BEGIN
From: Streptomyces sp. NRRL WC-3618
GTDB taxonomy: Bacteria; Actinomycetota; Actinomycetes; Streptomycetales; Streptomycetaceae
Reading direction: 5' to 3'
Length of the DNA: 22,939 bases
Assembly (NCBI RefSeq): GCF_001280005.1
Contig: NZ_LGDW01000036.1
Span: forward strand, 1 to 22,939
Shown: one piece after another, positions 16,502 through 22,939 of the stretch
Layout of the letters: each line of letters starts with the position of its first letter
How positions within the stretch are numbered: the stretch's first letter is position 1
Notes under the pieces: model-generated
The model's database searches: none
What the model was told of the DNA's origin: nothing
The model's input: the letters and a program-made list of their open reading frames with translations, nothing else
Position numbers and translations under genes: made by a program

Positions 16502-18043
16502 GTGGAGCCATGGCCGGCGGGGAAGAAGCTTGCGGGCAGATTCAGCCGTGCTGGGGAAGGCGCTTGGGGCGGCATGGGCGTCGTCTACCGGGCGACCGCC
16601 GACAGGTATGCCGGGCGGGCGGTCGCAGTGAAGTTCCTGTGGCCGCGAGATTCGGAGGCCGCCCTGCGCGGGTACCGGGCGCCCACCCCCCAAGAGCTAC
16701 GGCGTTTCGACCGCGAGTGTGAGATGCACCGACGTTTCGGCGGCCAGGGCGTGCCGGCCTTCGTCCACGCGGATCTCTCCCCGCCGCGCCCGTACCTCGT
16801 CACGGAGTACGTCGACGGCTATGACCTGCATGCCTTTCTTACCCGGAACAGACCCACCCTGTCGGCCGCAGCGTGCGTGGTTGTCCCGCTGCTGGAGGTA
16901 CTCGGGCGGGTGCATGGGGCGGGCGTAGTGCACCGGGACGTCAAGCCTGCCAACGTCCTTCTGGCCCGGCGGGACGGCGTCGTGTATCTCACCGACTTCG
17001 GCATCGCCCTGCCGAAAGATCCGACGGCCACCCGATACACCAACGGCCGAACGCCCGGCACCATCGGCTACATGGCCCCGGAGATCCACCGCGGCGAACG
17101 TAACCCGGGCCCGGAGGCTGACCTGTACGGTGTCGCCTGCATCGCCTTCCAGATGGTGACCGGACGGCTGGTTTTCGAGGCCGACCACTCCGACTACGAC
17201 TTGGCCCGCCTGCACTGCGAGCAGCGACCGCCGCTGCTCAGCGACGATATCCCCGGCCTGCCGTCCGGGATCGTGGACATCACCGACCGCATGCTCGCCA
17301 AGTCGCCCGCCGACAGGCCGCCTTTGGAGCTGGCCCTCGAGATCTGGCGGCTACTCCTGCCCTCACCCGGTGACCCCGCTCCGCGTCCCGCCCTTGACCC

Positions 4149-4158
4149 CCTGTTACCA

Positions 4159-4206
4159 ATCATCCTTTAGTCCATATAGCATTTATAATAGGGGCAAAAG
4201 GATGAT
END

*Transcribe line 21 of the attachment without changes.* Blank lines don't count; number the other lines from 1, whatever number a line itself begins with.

16901 CTCGGGCGGGTGCATGGGGCGGGCGTAGTGCACCGGGACGTCAAGCCTGCCAACGTCCTTCTGGCCCGGCGGGACGGCGTCGTGTATCTCACCGACTTCG